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understanding Air India’s return home

understanding Air India’s return home

there’s optimism in the market, but the airline business is tricky. is the worst over yet?
July 4, 2021
3 min read
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understanding Air India’s return home

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understanding Air India’s return home

the Maharaja has returned home to the Tatas. for the past two decades, the Indian government has been trying to sell Air India. in its latest attempt, launched in January 2020, the state-owned flyer finally found a buyer. 

to attract buyers, the government in January 2020 decided to split off the part of the airline’s considerable debt into a government-owned holding company created specifically for that reason. later in October last year, the government allowed bidders to propose the amount of debt they’d take on. this sweetened the deal. 

SpiceJet’s Ajay Singh and the Tata Group were the final contenders, in which the Tata Group offered the winning bid of ₹180 billion and won over Singh’s ₹151 billion. 

naturally, this has got Indian aviation buzzing. but what does this deal mean for the airline, and for the Tata Group that had founded the airline in 1932 and its loss had left JRD Tata bereft? let’s break it down.

what it means for Air India

the sentimental value aside, this is good news for the carrier that was running in loss even before the pandemic hit the industry.  

Air India has 141 aircraft, of which only 118 are fly-worthy. the airline, under the Tatas, will go through fleet upgrades and maintenance. Air India employees have been guaranteed employment for at least a year. Upon which, they could be offered voluntary retirement schemes. 

along with provident funds and gratuity dues, the government will also provide post-retirement medical benefits for the staff. troubles, however, aren’t still over for the Air India employees. they have to vacate the official quarters within six months. a strike is also being planned for November.  

what this means for the Tata Group

Tata Sons, through its wholly-owned subsidiary Talace Pvt Ltd, submitted the winning bid and will take up 100% ownership. 

Air India has been struggling to repay debt since its merger with Indian Airlines in 2007. as of August 2021, it has a net debt of about ₹61,562 crores, of which the Tatas will have to clear ₹15,300 crores. the group will also have to pay ₹2,700 crores to the government in cash.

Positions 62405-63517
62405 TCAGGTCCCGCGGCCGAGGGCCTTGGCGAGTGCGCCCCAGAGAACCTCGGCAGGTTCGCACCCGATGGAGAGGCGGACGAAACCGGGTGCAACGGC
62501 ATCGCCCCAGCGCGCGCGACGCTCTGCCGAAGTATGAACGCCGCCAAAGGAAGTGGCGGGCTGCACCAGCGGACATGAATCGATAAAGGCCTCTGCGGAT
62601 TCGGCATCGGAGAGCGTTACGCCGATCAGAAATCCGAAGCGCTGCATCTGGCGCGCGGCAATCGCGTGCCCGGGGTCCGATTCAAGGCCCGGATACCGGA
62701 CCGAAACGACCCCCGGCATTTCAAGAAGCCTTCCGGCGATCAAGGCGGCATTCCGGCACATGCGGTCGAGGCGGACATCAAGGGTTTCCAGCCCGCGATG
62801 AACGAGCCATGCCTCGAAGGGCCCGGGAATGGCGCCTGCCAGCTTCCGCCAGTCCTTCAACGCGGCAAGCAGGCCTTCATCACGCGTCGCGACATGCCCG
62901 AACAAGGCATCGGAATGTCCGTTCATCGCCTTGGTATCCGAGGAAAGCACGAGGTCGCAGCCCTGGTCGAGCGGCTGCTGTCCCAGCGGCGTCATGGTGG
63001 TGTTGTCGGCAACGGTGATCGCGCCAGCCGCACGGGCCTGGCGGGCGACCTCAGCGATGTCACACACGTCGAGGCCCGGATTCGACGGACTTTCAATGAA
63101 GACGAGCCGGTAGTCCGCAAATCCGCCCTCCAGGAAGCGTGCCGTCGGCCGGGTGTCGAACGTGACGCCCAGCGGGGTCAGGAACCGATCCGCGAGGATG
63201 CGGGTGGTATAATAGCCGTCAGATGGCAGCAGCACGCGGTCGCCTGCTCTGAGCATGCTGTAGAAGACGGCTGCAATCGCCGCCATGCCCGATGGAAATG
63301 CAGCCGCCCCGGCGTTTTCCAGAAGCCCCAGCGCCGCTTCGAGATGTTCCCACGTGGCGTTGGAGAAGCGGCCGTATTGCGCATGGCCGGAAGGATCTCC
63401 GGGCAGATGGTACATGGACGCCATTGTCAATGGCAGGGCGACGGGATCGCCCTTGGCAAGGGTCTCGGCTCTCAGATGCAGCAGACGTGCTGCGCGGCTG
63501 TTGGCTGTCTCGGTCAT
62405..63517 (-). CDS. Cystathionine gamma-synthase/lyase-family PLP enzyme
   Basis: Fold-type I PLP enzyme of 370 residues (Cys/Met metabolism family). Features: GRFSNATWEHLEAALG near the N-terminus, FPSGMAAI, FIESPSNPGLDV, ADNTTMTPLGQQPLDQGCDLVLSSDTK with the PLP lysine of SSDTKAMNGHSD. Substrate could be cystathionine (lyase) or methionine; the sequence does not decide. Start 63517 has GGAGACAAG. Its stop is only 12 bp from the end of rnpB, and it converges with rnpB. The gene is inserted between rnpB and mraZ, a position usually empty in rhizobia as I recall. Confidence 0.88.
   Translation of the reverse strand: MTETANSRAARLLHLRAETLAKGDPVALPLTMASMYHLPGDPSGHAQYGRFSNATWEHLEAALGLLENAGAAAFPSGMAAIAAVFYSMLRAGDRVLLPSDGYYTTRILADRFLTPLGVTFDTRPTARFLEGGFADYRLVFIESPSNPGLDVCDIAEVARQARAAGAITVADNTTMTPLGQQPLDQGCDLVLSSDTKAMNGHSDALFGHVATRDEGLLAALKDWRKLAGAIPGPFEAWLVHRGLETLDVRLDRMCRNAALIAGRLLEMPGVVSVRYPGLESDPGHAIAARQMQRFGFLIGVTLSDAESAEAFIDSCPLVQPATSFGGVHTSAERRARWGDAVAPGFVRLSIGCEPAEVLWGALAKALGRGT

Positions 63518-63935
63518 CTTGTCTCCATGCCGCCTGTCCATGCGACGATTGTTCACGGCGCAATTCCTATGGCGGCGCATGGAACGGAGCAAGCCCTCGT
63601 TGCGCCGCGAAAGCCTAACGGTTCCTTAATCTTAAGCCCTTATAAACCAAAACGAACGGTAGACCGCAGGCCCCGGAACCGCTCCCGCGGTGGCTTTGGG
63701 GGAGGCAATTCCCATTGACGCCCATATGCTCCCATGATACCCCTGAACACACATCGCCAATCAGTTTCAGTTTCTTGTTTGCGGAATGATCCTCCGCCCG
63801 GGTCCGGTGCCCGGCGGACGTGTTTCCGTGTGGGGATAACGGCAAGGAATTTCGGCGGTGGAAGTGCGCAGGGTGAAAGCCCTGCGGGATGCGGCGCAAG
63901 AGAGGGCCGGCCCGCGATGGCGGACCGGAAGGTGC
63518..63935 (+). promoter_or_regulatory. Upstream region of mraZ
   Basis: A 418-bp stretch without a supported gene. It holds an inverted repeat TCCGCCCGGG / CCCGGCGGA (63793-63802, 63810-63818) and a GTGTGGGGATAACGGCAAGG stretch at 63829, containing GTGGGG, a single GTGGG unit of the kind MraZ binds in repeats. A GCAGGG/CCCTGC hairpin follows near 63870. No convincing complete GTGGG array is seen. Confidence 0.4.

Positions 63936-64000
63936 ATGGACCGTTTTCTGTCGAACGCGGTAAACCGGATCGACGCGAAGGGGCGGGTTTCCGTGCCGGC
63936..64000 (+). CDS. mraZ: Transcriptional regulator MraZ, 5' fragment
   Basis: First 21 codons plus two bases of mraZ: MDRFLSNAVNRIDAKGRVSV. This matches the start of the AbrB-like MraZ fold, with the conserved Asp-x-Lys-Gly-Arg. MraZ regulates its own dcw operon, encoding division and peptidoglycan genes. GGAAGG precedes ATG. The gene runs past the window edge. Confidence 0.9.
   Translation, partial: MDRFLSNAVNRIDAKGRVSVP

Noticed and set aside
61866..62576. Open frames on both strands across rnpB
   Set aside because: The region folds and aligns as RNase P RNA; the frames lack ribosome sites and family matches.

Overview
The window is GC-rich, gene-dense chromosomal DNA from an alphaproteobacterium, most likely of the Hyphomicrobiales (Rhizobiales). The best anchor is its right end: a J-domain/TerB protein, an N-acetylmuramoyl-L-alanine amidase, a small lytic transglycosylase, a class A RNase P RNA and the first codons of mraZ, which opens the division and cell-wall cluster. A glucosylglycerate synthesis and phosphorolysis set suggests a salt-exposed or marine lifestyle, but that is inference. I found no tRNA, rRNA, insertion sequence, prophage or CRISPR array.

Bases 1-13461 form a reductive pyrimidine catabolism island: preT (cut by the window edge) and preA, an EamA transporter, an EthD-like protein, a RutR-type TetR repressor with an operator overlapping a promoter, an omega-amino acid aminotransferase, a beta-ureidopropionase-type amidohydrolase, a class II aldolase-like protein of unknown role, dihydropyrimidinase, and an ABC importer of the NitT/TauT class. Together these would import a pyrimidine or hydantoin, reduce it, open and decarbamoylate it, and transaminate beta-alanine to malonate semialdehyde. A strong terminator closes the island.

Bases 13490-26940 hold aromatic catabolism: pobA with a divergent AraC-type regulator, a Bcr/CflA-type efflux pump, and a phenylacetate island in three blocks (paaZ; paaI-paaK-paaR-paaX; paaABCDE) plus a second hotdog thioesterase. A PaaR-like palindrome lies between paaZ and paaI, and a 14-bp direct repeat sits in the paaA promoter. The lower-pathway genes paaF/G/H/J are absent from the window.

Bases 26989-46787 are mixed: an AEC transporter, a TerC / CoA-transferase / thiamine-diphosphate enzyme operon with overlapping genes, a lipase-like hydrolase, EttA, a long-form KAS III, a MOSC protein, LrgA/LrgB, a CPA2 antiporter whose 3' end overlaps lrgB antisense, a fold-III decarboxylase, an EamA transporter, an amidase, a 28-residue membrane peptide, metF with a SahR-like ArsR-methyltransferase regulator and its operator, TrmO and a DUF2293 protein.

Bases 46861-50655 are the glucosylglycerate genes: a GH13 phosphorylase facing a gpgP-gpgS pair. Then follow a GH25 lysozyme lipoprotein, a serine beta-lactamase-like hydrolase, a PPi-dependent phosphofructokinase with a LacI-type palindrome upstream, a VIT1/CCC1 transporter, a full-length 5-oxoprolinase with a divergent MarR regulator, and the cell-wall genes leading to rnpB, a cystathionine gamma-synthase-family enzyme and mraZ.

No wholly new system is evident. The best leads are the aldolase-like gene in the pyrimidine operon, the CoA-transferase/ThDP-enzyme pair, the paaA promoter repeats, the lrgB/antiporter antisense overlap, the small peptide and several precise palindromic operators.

the Group is yet to reveal its plans with the airlines and the splitting off of the debt has made things a little easier, but the airline still owes a significant amount to its creditors.  

with this acquisition, the Group will have three airline companies under its umbrella. there is Air Asia where it holds 84% and Vistara, which is a 51:49 joint venture with Singapore Airlines. 

put together, Air Asia, Air India, and Vistara will have a combined market share of 26.9% according to analysts. this will make the Tata Group the second-largest player in the domestic airline space after IndiGo, which holds a 58.6% share. 

but integrating Air India with its other airlines will be a key challenge for the Group.

challenges for Indian airlines

the Indian aviation sector is staring at losses worth ₹26,000 crore in this fiscal. rising fuel prices were already a pain point for the sector and the pandemic-led lockdowns only added to their troubles.

the debt woes have existed in India’s airline industry since 2011, which is when Vijay Mallya’s Kingfisher Airlines started missing tax payments. its bank accounts were frozen and its flying licence was canceled in October 2012. 

Jet Airways quickly followed with its loan crisis. it had to cut back on international routes due to pricing pressures, while low-cost airlines affected their domestic business too. the airline was grounded in 2019 after it failed to repay bank loans. 

by then, the airline had piled up debts of about ₹8,000 crore. in 2020, relief was in sight after the Kalrock-Jalan consortium won the bid to revive the airline. former Jet employees are now waiting for their salary dues of ₹52 crore to be released. 

the pandemic made it worse

the lockdown led to losses of ₹15,000 crore in FY21, according to the civil aviation ministry. here, IndiGo suffered losses of  ₹5,830 crore, Air India had losses of ₹4,700 crore, while Vistara took a hit of ₹1,600 crore. 

yet there’s optimism in the market

stock market investor Rakesh Jhunjhunwala is launching his low-cost airline Akasa that will fly next year. with this, by April 2022, India will have eight scheduled airlines including IndiGo, Air Asia, Vistara, SpiceJet, Go First, Jet Airways, Air India, and the newcomer Akasa. 

market leader IndiGo may see an increase in domestic competition from Akasa, which will be an ultra-low-cost carrier. on the international front, it will see Air India re-emerge to compete. 

in the first seven days of October, 1.7 million passengers flew domestically. the load factor is up, which shows that airlines sold most of their seats. according to ICRA, the aviation industry is expected to witness strong year-on-year growth of passenger traffic by 45-50% domestically and 80-85% internationally during 2021-22. 

with the increasing vaccination rates and the partial lifting of bans on international travel, the future of Indian aviation looks brighter.